Claude Monet, La Pointe de la Hève at Low Tide, 1865

Later in the century, as the coast became increasingly regarded as a place of pleasure rather than work, beach scenes and coastal landscapes without any shipping became prominent, often including cliffs and rock formations, which had earlier been mostly found in scenes of shipwreck. Many later beach scenes became increasingly crowded, as holidaymakers took over the beaches of Europe. Eugene Boudin's scenes of the beaches of north France strike a familiar note to the modern viewer, despite the heavy clothing worn by the ladies sitting on chairs in the sand. The Impressionists painted many scenes of beaches, cliffs and rivers, especially Claude Monet, who often returned to Courbet's themes, as in Stormy Sea in Étretat. It was his Impression, Sunrise (1872), a view over the waters of the harbour at Le Havre, that had given the movement its name. River scenes were very common among the Impressionists, especially by Monet and Alfred Sisley.[2] The Spanish painter Joaquín Sorolla painted many beach scenes, typically concentrating on a few figures seen close up, in contrast to the smaller figures of most beach paintings. American artists who painted beaches and shores, typically less populated, include John Frederick Kensett, William Merritt Chase, Jonas Lie, and James Abbott McNeill Whistler, who mainly painted rivers and the canals of Venice. Towards the end of the 19th century the American painter Albert Pinkham Ryder created moody and darkly visionary early modernist seascapes. The Fauve and Pointilliste groups included fairly tranquil waters in large numbers of their work, as did Edvard Munch in his early paintings. In England the Newlyn School and the naive fisherman-artist Alfred Wallis are worth noting.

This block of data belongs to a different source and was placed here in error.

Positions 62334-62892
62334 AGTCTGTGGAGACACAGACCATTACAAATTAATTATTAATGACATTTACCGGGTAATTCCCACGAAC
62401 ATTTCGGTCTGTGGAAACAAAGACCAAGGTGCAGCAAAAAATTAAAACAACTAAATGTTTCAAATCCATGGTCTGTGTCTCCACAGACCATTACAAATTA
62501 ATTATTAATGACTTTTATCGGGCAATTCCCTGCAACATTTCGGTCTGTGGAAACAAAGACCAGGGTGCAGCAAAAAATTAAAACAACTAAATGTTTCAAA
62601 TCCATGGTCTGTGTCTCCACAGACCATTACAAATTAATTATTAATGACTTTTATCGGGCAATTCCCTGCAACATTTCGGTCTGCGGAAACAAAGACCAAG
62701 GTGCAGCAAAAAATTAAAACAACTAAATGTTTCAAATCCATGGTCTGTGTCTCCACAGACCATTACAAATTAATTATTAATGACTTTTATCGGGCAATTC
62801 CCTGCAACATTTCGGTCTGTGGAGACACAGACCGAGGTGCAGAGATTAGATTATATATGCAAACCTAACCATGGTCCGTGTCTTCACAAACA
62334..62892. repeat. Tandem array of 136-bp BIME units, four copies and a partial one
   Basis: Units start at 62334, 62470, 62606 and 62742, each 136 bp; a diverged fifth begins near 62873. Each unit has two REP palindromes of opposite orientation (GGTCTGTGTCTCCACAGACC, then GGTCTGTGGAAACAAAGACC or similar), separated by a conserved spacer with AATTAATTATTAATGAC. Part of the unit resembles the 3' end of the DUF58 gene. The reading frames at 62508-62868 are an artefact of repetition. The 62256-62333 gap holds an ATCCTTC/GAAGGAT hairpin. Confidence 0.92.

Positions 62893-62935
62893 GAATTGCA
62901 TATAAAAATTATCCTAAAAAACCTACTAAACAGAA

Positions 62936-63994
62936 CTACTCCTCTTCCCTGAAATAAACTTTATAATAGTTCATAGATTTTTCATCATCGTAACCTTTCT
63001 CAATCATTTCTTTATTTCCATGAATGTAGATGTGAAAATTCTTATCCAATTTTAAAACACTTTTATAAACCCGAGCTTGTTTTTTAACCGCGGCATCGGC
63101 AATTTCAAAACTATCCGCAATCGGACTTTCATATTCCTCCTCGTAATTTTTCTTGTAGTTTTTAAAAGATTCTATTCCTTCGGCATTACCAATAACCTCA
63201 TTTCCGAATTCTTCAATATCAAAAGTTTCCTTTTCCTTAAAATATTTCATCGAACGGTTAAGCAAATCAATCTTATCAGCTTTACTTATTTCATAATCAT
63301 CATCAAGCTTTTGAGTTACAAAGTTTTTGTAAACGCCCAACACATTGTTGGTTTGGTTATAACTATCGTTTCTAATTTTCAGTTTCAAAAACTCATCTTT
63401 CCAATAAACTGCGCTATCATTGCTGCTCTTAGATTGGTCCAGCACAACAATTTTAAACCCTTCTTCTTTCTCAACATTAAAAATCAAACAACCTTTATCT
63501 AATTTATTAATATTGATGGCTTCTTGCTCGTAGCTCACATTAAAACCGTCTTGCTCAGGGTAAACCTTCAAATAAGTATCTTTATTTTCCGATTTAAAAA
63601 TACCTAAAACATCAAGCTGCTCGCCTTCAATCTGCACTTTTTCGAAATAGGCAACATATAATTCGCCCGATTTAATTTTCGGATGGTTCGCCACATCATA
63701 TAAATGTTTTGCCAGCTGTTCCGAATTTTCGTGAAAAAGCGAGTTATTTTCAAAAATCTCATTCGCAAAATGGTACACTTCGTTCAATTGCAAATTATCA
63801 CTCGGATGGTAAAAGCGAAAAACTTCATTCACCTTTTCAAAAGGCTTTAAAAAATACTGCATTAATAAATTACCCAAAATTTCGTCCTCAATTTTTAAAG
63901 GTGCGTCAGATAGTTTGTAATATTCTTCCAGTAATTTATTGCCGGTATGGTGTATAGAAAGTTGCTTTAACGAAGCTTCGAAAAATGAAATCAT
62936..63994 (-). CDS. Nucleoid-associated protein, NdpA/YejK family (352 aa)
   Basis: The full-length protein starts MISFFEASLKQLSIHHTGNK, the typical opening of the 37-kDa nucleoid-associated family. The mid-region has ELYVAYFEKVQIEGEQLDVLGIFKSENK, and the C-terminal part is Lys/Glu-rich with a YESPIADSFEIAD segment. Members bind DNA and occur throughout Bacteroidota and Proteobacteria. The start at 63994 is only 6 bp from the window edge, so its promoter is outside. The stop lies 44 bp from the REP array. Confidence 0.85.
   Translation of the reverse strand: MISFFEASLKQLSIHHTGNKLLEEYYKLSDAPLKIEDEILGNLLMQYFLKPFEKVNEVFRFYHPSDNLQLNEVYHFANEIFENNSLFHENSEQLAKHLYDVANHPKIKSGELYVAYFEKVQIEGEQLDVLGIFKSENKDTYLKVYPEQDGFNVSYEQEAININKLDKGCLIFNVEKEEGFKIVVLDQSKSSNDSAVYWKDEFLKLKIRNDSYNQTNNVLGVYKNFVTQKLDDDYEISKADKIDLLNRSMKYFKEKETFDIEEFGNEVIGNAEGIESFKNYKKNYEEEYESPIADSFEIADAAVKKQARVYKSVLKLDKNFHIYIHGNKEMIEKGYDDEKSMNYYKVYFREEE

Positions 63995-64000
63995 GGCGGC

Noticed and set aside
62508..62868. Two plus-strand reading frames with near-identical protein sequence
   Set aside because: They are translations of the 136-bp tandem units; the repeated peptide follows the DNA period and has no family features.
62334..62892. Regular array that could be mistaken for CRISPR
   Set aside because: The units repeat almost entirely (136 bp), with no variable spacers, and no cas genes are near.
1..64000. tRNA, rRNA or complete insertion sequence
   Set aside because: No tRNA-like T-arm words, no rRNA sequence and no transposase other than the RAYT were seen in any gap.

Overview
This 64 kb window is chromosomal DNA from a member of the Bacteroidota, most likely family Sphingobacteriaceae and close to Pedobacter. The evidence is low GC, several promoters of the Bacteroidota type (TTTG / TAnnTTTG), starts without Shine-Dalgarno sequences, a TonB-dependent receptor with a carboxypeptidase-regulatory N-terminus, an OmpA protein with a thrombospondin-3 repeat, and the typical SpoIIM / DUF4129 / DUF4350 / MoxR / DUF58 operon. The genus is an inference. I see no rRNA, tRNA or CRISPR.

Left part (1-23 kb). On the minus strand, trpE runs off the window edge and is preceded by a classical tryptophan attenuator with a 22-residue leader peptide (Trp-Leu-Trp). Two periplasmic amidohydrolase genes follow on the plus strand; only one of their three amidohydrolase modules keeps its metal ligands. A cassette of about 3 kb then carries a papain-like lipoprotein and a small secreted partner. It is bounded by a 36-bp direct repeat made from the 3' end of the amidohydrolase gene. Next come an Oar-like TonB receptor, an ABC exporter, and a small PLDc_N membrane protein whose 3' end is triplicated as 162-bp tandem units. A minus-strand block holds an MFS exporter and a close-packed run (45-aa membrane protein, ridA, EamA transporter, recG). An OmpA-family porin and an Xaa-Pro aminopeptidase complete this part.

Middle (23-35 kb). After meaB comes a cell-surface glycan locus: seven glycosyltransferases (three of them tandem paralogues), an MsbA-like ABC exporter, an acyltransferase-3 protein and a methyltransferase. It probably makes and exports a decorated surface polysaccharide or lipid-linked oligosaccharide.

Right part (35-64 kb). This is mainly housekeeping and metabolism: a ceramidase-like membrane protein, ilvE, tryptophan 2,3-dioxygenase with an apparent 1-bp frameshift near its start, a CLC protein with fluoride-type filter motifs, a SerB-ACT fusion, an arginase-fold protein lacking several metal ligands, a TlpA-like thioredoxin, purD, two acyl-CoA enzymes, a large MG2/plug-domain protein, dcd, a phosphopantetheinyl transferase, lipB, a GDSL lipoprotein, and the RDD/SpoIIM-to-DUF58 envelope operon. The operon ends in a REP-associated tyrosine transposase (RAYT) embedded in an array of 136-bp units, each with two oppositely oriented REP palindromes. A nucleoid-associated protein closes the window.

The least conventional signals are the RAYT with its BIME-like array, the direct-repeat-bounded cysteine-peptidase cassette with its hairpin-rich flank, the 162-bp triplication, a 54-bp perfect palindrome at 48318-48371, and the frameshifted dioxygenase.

The rather traditional British marine artist Sir Norman Wilkinson was during World War I the inventor of dazzle camouflage, by which ships were boldly painted in patterns, achieving results not dissimilar to Vorticism, inspiring the naval ditty: "Captain Schmidt at the periscope / You need not fall or faint / For it’s not the vision of drug or dope / But only the dazzle paint".[34] When the American navy adopted the idea in 1918, Frederick Judd Waugh was put in charge of design.

Specialized marine painters concentrating on ship portraits continue to the present day, with artists such as Montague Dawson (1895–1973), whose works were very popular in reproduction; like many, he found works showing traditional sailing ships more in demand than those of modern vessels. Even in 1838 Turner's The Fighting Temeraire tugged to her last Berth to be broken up, still probably his most famous work, displayed nostalgia for the age of sail. Marine subjects still attract many mainstream artists, and more popular forms of marine art remain enormously popular, as shown by the parodic series of paintings by Vitaly Komar and Alexander Melamid called America's Most Wanted Painting, with variants for several countries, almost all featuring a lakeside view.[35]